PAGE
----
The Masters suggest that the truly brave are those who make meditation the centre of their lives. It has been said that it takes courage to make choices in our life that are aligned with our real purpose and to seek that deep stillness in the midst of the karmas that come our way. But the Masters tell us that this stillness and happiness can be experienced in this lifetime.
What kind of lasting happiness are the Masters talking about? What is a successful inner life? Do we think it entails running to the hills, standing on one foot under a tree meditating for years; or does it entail the slow transformation of our entire orientation to our life? Because these answers aren’t immediately obvious and forthcoming, we may turn again to the world and its pleasures for comfort. Perhaps without realizing it, we even evaluate our ‘success’ on the path by the same measures that we apply to our worldly pursuits. In applying this type of thinking to our meditation, we judge it by unrealistic standards. Meditation, Master says, is simple, but not easy. Its importance can never be ignored.
Meditation, the Masters tell us, will eventually answer all our questions and give us everything we need.
The Masters promise their disciples that through meditation the disciple may attain forgiveness for lifetimes of sin, the mind and ego will become still, and the separation between the disciple and ultimate truth will be removed. What mystics don’t say is that our lives will magically become easier.
Consider that when we initially make our commitment to sit in meditation, we may have no idea of the larger truths that we seek. But there is power in that commitment to sit – especially if we can keep that commitment. There is a common saying, “The journey of a thousand miles begins with a single step.” While many of us feel so restless that we can’t even sit for one minute in meditation, the act of trying to sit time and time again shows that we can exercise some control over our mind. This act of trying repeatedly will make a large and critical difference in our life. Hazur says in Light on Sant Mat:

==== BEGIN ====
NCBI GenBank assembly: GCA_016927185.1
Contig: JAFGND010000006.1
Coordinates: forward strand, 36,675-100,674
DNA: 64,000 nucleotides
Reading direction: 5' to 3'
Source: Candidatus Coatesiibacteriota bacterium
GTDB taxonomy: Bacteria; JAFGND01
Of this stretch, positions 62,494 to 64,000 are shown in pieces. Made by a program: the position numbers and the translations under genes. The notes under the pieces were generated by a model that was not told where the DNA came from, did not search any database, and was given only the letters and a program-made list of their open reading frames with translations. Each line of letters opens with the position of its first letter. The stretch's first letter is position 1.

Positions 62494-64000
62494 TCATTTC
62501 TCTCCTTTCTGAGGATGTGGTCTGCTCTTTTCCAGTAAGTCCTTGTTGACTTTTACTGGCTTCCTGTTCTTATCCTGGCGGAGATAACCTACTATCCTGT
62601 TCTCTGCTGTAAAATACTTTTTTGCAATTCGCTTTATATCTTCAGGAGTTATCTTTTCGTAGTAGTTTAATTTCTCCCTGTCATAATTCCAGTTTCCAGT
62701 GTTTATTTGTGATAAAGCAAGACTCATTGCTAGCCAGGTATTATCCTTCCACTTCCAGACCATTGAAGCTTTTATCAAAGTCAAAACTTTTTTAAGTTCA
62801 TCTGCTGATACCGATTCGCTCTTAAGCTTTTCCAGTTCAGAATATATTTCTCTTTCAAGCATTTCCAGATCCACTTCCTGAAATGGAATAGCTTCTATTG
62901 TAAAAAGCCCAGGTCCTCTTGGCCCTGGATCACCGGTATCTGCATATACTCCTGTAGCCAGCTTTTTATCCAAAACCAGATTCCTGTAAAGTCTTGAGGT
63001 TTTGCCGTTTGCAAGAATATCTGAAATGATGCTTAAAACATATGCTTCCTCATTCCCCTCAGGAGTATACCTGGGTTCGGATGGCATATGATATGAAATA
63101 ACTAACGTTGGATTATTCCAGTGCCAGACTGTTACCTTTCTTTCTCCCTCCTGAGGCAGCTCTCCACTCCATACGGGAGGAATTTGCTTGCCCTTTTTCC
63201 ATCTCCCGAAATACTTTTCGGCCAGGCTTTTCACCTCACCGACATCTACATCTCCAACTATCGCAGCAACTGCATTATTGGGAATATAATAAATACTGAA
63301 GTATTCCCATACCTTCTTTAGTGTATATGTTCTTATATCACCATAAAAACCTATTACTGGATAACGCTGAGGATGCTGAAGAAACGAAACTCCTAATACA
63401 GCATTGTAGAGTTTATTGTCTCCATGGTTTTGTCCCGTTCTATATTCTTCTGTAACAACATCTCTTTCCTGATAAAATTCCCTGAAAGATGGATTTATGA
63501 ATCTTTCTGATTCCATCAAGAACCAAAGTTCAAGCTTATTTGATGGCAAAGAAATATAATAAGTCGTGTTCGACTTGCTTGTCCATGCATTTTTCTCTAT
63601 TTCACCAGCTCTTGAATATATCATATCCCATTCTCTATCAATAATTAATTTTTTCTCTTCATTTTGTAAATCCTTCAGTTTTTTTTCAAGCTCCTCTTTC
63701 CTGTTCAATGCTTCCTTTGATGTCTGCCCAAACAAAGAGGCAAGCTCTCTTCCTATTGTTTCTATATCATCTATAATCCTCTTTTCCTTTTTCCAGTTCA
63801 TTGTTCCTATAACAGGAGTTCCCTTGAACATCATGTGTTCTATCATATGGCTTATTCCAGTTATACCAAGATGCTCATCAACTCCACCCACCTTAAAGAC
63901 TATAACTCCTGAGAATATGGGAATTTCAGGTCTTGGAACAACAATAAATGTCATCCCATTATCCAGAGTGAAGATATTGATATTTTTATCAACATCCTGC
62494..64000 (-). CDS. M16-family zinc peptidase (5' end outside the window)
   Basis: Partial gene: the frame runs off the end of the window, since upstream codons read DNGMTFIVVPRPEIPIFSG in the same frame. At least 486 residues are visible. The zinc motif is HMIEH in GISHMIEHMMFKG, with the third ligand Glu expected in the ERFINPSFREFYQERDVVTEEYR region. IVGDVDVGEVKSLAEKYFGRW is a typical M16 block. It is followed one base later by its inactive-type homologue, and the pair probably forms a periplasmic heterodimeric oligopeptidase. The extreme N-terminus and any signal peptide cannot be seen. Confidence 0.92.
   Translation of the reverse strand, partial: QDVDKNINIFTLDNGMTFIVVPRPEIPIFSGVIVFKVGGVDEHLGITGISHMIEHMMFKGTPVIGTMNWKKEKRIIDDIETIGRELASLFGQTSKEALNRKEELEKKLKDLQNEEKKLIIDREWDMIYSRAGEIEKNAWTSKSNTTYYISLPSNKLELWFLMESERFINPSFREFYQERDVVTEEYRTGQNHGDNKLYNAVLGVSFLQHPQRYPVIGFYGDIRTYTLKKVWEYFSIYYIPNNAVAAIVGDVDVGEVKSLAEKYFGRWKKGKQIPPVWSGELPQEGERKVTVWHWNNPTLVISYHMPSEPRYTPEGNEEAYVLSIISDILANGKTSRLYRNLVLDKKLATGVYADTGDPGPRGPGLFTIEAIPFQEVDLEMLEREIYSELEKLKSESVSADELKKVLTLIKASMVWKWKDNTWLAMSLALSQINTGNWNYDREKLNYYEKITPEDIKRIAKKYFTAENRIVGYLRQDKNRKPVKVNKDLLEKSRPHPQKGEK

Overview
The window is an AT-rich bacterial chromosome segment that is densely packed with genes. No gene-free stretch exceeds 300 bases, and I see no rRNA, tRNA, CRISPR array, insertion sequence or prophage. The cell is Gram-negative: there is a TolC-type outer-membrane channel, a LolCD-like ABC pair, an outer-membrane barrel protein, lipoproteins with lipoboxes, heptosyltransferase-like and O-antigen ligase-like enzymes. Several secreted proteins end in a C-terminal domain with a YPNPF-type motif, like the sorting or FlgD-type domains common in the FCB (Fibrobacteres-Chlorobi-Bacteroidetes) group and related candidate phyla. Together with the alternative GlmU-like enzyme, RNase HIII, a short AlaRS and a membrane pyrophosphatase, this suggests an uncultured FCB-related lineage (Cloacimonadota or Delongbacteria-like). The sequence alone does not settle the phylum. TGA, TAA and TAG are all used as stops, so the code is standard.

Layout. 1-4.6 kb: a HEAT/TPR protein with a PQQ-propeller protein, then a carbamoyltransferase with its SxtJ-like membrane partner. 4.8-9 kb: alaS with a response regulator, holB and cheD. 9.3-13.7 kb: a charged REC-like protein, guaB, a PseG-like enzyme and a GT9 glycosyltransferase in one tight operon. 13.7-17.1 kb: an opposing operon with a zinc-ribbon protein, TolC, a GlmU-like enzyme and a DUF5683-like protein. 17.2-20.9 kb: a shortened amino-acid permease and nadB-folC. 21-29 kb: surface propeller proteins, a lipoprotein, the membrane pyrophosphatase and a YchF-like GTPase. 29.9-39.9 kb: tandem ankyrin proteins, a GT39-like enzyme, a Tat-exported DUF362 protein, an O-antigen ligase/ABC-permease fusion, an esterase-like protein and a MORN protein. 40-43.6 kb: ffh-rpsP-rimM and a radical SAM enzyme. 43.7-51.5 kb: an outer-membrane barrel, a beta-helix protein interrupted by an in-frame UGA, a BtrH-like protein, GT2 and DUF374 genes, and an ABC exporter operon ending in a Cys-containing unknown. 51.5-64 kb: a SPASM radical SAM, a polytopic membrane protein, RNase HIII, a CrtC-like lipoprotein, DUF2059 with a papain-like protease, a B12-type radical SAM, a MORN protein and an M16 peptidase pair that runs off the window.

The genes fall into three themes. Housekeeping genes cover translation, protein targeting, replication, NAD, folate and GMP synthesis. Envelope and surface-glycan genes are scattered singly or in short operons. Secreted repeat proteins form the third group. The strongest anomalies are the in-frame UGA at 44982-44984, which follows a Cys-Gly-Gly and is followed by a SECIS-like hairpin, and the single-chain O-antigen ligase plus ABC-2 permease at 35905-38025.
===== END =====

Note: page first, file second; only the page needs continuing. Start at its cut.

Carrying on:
Do what you can as best as you can, even if it is not deep and one-pointed. If you cannot find much time, if concentration is not attained and the mind wanders, do not be discouraged.
So perhaps our image of a meditation full of skyrockets and firecrackers is not what we get. It may be through the simple act of repeatedly doing our meditation that we become stronger, gain determination, and burn away our self-imposed limitations. So we get up again, we try, we fail, we succeed, we get up, we fail over and over and over, and eventually we succeed.
Our meditation helps us become more sensitive to the divine plan of our life. Loving repetition of the holy names will naturally make us aware of the constant presence of the Master. Through the deepening of our simran and remembering him in all we do, our consciousness automatically will become purer. We can attain the mental and spiritual balance and equipoise that Master encourages us to have. The Master refers to meditation as the anchor to our sanity.
In Living Meditation the author explains this process: